Optimizing Care for Low Birth Weight Infants in Rural Malawi
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CitationKalanga, Noel. 2015. Optimizing Care for Low Birth Weight Infants in Rural Malawi. Master's thesis, Harvard Medical School.
AbstractThe aim of our study was to explore and understand the factors that affect growth of low birth weight (LBW) infants in a rural district of Neno in Malawi in order to optimize their care.
We surveyed 64 households of LBW infants born between April and June 2014. We collected quantitative data on socio-demographics and food security, and performed nutrition and development assessments of the LBW infants at six months of age. We also conducted qualitative in-depth interviews with a subset of 10 mothers of the LBW infants and with 3 nurses at postnatal clinics. We then merged the quantitative and qualitative datasets for a final interpretation.
At six months of age, LBW infants were more likely to be underweight (mean weight-for-age Z-score -3.01±0.97) or stunted (mean height-for-age Z-score -2.45 ±1.34) than the WHO reference group. The majority (93.8%) of the households had moderate to severe food insecurity. Contributing factors to these poor outcomes included recurrent illness, resource scarcity and lack of social support. Most mothers opted for mixed feeding as a coping mechanism for the LBW infant’s slow growth; this mixed feeding without clean water and proper hygiene, could even worsen the health outcomes of these infants.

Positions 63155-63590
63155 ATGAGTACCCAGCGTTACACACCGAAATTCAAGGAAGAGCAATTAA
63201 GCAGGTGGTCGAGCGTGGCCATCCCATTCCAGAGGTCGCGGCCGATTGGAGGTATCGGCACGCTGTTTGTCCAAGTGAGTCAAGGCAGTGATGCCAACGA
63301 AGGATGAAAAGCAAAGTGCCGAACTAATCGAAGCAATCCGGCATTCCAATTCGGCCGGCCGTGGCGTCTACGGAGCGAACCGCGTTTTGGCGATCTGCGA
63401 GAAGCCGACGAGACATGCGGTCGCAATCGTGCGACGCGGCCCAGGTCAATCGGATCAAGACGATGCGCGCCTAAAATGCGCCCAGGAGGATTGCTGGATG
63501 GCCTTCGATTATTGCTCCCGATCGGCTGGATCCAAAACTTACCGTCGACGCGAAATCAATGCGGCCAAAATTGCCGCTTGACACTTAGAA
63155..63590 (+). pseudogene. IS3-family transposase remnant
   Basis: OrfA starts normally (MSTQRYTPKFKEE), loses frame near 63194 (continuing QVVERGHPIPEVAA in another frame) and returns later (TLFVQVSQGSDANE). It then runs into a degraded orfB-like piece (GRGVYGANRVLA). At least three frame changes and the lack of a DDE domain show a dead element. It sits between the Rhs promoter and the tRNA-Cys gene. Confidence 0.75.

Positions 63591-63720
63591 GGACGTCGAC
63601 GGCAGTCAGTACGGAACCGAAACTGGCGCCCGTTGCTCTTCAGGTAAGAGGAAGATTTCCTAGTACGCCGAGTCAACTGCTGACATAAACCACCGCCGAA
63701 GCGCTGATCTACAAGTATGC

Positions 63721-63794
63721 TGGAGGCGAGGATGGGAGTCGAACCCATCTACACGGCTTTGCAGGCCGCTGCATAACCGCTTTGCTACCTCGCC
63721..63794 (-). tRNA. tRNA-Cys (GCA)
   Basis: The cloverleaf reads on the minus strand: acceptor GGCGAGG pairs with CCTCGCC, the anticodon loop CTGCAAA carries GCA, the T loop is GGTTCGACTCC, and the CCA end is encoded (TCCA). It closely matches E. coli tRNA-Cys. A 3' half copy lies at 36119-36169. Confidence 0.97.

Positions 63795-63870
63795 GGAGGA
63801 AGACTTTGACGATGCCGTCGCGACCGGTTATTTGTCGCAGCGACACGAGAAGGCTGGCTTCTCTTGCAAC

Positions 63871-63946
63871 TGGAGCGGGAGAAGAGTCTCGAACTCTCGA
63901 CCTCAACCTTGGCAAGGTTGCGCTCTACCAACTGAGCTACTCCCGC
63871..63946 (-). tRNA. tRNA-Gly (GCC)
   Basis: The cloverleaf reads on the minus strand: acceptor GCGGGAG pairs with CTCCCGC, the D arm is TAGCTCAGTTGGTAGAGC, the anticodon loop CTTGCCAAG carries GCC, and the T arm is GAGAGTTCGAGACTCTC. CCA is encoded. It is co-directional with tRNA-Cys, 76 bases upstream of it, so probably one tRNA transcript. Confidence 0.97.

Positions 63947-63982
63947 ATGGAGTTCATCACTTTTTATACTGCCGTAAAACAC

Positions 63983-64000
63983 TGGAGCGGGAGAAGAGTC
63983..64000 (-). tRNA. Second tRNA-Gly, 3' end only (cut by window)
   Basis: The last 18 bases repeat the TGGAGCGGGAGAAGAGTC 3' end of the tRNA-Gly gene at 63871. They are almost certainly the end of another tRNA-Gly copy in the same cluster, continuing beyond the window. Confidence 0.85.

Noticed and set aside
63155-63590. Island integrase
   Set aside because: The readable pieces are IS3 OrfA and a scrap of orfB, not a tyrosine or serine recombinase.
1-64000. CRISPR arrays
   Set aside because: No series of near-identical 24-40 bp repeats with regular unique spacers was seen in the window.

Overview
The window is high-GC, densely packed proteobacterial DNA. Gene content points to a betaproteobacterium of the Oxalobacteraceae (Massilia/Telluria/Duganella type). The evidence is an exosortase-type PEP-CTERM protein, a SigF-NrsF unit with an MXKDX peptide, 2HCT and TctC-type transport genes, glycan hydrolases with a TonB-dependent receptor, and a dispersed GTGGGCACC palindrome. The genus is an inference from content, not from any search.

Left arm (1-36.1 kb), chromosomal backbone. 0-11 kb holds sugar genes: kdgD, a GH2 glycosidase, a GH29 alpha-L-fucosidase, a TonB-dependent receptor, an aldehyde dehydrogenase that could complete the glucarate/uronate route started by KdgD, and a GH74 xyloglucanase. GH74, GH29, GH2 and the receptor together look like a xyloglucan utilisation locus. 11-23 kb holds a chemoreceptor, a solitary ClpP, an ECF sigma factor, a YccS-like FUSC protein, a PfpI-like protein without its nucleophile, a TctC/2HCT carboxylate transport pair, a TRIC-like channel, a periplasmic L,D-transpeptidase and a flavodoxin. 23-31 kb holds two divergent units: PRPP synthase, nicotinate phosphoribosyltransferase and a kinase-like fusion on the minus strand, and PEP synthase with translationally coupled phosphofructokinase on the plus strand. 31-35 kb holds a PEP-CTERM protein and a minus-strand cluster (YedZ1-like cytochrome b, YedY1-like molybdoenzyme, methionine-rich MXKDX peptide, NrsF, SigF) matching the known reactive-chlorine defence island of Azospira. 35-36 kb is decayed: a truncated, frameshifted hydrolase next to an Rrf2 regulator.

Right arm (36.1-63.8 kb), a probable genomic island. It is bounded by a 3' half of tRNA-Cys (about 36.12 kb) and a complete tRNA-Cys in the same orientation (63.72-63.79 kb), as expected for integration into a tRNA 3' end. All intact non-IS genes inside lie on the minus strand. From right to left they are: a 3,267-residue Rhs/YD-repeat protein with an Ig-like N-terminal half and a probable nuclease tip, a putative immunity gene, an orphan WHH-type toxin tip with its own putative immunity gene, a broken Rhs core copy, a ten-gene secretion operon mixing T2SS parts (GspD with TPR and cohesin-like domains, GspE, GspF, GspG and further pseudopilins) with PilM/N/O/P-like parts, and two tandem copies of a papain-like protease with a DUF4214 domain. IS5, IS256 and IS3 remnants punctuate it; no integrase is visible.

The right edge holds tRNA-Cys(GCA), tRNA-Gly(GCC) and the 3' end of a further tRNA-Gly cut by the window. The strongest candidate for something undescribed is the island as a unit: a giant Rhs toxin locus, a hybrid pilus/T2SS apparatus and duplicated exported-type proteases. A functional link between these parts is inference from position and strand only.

Structural violence in poor households causes poor health outcomes of LBW infants. The responsibility of caring for LBW infants is so challenging because these children have so many unmet needs. Optimum care can be achieved with a variety of biosocial interventions.
Citable link to this pagehttp://nrs.harvard.edu/urn-3:HUL.InstRepos:17613732